Jerod had a very successful career as a top-level executive for a Fortune 100 firm. After his “retirement,” he went on to serve on the board of several companies where he received compensation comprised of cash and equity shares for his work. One of those companies was acquired in an all-cash deal at a very attractive premium, resulting in significant long-term capital gain income.
Between Federal and State taxes, Jerod was facing a multi-million tax bill. Jerod had always been philanthropically inclined, so he decided that he would donate to his donor-advised fund to lower his tax obligation while also benefitting some meaningful causes. He had made many donations in the past so he knew that instead of cash, he would be better off donating appreciating securities. At the Federal level, the donation would provide him substantial savings in capital gains taxes.
While the plan might result in a substantial discount of his tax bill, could he do better?
Jerod was using his charitable deduction to primarily offset capital gains income, already being taxed at the current preferential rate of 23.8% (20% + 3.8% Net Investment Income Tax). That meant that for every $1,000 he donated, he could lower his tax bill by $238. Yet Jerod was still earning ordinary income subject to a higher federal tax rate of 37%. Working with Bordeaux Wealth Advisors, Jerod realized that if he were to use his charitable deductions to offset his ordinary income, he would generate greater tax benefits. One potential idea that BWA considered was to implement a gifting plan over more than one calendar year to take advantage of the charitable deduction against the higher-taxed income he was earning. If successful, the same charitable donation generated would likely yield significant cumulative tax savings over a one-time gift.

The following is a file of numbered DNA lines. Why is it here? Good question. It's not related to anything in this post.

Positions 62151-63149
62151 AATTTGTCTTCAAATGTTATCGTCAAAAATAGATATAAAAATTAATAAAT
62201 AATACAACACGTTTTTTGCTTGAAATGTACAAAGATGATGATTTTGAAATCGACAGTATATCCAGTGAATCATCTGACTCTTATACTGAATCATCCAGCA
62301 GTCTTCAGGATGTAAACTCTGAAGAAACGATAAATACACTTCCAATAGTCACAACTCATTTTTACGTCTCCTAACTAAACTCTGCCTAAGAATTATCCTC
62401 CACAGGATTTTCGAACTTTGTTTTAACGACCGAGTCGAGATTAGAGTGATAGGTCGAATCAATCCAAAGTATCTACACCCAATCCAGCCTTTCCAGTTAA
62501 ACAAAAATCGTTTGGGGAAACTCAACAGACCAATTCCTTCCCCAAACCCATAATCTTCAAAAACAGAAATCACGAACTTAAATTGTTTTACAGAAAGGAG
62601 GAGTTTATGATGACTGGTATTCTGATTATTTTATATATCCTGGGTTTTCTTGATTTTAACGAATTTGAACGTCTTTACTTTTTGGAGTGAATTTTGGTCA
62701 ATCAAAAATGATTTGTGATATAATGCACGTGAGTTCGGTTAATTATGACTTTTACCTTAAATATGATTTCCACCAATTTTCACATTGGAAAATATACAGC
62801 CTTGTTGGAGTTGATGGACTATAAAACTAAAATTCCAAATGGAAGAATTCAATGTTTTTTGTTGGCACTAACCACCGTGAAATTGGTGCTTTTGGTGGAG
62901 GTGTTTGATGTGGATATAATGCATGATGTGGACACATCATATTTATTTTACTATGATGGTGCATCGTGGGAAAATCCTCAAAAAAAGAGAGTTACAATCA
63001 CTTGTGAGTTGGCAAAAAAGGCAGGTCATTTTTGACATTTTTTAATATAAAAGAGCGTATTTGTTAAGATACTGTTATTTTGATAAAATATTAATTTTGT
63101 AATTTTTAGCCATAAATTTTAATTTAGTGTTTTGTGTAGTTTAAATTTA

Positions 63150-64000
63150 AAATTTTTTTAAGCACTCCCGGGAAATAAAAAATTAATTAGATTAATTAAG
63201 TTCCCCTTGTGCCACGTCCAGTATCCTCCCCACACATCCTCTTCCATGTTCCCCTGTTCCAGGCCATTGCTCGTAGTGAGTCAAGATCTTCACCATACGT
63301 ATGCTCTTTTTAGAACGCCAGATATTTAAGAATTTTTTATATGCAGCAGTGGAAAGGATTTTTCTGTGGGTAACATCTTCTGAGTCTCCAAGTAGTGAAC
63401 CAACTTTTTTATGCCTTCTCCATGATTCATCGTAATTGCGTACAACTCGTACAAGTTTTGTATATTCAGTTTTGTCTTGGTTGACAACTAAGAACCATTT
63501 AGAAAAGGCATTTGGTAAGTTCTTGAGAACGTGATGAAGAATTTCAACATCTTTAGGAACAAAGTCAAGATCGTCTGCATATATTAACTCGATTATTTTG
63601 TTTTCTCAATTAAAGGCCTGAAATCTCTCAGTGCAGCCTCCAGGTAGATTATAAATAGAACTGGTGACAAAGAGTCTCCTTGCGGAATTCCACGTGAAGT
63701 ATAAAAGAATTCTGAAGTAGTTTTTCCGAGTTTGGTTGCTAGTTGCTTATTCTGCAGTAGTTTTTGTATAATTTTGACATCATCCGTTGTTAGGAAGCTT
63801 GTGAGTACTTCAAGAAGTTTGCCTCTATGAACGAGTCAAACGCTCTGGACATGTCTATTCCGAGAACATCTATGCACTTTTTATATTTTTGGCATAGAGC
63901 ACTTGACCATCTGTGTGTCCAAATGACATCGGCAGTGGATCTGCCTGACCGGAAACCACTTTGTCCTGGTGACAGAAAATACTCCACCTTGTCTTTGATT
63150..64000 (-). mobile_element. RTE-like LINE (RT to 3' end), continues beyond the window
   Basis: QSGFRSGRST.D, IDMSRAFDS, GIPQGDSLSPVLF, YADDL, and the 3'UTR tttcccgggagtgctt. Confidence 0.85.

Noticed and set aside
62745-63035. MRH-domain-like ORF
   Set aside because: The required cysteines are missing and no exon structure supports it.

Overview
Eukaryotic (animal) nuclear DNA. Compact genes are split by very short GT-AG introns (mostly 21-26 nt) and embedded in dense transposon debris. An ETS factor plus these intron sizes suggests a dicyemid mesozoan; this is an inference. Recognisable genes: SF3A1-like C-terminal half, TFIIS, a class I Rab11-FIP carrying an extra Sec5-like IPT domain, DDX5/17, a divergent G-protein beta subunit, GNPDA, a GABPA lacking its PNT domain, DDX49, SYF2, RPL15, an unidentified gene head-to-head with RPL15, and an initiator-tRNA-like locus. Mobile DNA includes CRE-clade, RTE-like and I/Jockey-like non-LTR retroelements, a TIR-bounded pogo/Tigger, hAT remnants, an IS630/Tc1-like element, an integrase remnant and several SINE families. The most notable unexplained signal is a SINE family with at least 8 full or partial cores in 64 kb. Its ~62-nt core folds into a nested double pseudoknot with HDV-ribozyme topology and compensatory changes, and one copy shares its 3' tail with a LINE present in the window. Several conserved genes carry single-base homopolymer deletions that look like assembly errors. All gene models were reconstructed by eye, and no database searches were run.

Many people who experience a significant liquidity event immediately try to limit their tax bill. One of the challenges is that often these liquidity events are taxed at preferential rates (most often at long term capital gains rates) so identifying further tax minimization opportunities can be challenging.
At Bordeaux, we can help our clients by (1) modeling various scenarios to understand the different tax implications as well as implementing some pre-event tax strategies, and (2) executing the plan post-liquidity event, since detailed and precision execution is critical to obtaining proper tax treatment.